As a diligent six-year-old, my son Leo is rightly proud of his rapidly expanding collection of quaderni.
For those of you more familiar with the Anglo-Saxon education, quaderni = jotters.
Only in his first year at primary school, he has already amassed quite a collection.
Not only that, but the range of subjects that he is tackling seems well beyond his modest years.
Maths, Science, Italian, English, Geography, History and Religion. He’s already on his fourth maths jotter, his third for Italian and his second for English.
I don’t remember ever being quite so productive. And I have a two degrees!
Leo is always keen to benchmark his own performance against that of his father so, when I happened to mention that I might still have a few relics from my own school days, his curiosity was piqued.
Finally succumbing to his relentless pleadings, I had a good rummage around my attic office and eventually found what I was looking for. My 300 page, 5 subject, spiral bound, tabbed notebook. In the summer of 1994, when I was doing my Highers, this was my bible. Even today when I handle it, I do so with some reverence and solemnity!
Worried that he might be disappointed, I took a few moments to peruse its contents.
What I found was both surprising and reassuring.
I should explain that up until this point I’ve harboured a rather negative recollection of my educational experience and my own attitude towards study. This has perhaps fed my rather cynical acceptance of the theory that education is sometimes wasted on the young.
It turns out that I was being unfair not only to myself, but also to the educational establishments that I was fortunate enough to attend.
Despite rather rashly opting out of maths and science at the first possible opportunity, the depth and range of my study is astonishing.
From oceanic circulation and the biosphere, to ‘the colonisation of walls’ (a particularly vivid geography lesson that I think about whenever I happen to pass vegetation stubbornly clinging on to a decaying edifice). From migration and urbanisation, to Shakespearean tragedy and Larkin’s poetry of despair. Lexical choice, personification and alliteration, sources of happiness, advantages of the freemarket system (#1 the consumer is king), advantages of the planned economic system (#3 goods are distributed according to need), Ferrel’s circulation model, river basin run-off, glacial formation, reasons for allied success in the first world war (#iv the Battle of Jutland), why Mussolini was able to come to power, why the League of Nations failed, the effects of war, the Beveridge Report, the Labour Victory: 1945 and Indian independence…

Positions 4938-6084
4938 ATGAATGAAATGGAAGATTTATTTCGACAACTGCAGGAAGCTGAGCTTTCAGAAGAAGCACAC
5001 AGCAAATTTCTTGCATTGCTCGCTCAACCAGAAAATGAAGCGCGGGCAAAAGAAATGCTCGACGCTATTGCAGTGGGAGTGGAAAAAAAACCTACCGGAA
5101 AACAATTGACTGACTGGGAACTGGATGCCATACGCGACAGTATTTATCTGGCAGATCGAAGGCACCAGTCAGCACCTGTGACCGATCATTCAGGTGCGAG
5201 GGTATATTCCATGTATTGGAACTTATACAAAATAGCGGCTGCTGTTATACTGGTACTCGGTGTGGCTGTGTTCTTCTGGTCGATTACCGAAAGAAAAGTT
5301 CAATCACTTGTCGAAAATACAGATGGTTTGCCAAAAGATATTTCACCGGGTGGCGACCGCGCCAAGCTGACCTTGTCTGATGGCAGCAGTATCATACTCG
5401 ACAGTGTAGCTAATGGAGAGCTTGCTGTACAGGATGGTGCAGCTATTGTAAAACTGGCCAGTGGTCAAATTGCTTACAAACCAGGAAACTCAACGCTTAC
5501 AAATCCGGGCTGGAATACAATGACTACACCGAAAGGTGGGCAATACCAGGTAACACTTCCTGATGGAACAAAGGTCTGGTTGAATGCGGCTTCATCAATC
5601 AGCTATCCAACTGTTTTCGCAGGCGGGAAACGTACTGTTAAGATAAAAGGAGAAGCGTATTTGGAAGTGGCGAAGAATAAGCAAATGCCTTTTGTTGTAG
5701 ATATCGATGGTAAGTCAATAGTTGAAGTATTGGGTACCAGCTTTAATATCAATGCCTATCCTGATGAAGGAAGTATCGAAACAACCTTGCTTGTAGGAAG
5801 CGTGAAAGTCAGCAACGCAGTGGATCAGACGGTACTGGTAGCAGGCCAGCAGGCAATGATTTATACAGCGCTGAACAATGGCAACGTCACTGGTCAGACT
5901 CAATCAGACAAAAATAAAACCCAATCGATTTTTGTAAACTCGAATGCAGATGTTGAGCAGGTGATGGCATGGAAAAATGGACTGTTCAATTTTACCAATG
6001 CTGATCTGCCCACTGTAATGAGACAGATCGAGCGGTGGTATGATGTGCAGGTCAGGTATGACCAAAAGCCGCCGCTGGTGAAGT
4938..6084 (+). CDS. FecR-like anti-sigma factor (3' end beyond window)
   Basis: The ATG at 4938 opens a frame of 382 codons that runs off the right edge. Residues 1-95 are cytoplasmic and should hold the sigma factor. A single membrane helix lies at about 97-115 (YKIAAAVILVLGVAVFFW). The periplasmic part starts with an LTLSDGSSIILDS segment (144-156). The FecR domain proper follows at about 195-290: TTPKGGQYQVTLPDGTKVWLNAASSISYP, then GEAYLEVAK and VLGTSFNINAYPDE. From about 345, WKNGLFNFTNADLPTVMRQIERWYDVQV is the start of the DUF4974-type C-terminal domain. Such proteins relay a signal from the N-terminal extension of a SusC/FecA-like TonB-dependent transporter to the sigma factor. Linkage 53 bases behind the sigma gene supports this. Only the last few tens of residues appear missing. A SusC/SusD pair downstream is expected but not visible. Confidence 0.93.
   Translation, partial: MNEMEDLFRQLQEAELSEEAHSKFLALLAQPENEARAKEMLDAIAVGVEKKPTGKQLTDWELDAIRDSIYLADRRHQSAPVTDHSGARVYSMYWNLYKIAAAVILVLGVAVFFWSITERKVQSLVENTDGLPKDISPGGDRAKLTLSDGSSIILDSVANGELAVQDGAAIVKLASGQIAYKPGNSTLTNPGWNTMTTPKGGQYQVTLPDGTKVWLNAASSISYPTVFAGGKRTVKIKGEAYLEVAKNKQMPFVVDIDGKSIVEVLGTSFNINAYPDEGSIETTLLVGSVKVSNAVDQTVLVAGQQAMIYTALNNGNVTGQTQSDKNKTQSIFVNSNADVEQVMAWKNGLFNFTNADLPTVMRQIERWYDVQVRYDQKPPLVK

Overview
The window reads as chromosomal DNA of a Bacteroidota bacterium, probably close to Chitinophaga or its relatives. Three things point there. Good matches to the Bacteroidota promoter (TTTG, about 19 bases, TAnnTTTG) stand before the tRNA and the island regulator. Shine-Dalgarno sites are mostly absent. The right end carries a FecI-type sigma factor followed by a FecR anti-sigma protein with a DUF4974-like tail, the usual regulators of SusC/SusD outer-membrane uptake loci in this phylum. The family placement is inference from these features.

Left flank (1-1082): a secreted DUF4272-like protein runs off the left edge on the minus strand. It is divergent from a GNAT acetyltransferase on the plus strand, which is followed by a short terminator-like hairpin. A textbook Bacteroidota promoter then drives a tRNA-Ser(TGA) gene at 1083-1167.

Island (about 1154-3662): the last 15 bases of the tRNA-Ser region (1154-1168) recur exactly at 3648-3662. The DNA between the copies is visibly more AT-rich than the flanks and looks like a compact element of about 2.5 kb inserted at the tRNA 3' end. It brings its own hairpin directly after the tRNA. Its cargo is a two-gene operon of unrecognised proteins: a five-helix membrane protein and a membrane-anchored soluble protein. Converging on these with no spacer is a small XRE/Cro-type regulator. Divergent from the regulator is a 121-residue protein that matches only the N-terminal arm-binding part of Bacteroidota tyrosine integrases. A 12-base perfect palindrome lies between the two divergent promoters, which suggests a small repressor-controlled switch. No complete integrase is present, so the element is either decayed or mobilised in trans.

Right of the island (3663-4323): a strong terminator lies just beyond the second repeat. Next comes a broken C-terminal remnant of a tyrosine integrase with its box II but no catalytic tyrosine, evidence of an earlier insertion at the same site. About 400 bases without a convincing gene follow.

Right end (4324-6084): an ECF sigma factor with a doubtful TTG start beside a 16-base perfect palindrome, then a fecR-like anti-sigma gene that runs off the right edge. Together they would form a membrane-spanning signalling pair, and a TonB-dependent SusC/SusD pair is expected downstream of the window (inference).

Just a few of the topics that I pored over in preparation for sitting my Highers.
Reviewing this jotter acted as a rather remarkable memory stimulant. Not only could I remember making some of these notes, I can remember some particular lessons at which these things were taught, a testament to the power, skill and influence of The Teacher. Moreover, I can even remember the music I listened to on Radio 1 as I studied in that long forgotten summer of 1994 (think Toni Braxton, Ace of Base, Warren G and Nate Dogg).
In another enlightening trip down memory lane, I also unearthed my university papers. In contrast to the rugby playing, binge drinking, workshy student that I sometimes remember (perhaps owing more to the cult of Grant Wankshaft than to reality), I found evidence of a competent, diligent, and well-organised student. In truth, the reality was probably somewhere between the pretentious, lazy, smug and conceited Wankshaft and the model student that my well-preserved files suggest.
As a student of History, my studies were not only wide ranging – from the French and Russian revolutions to the Cold War (and everything in between), but in depth, with a particular focus in my final year on the responses of the British media (including the BBC, the Times, the Daily Mail and the Jewish Chronicle) to the rise of fascism. Moreover, although degrees in the social sciences are often derided, the skills I gained at university (the ability to evaluate sources, to weigh up conflicting arguments and to present, orally and in writing, a reasoned and balanced case) have been invaluable to me throughout my life, not least in my current pre-occupation with researching and writing about Verona’s past.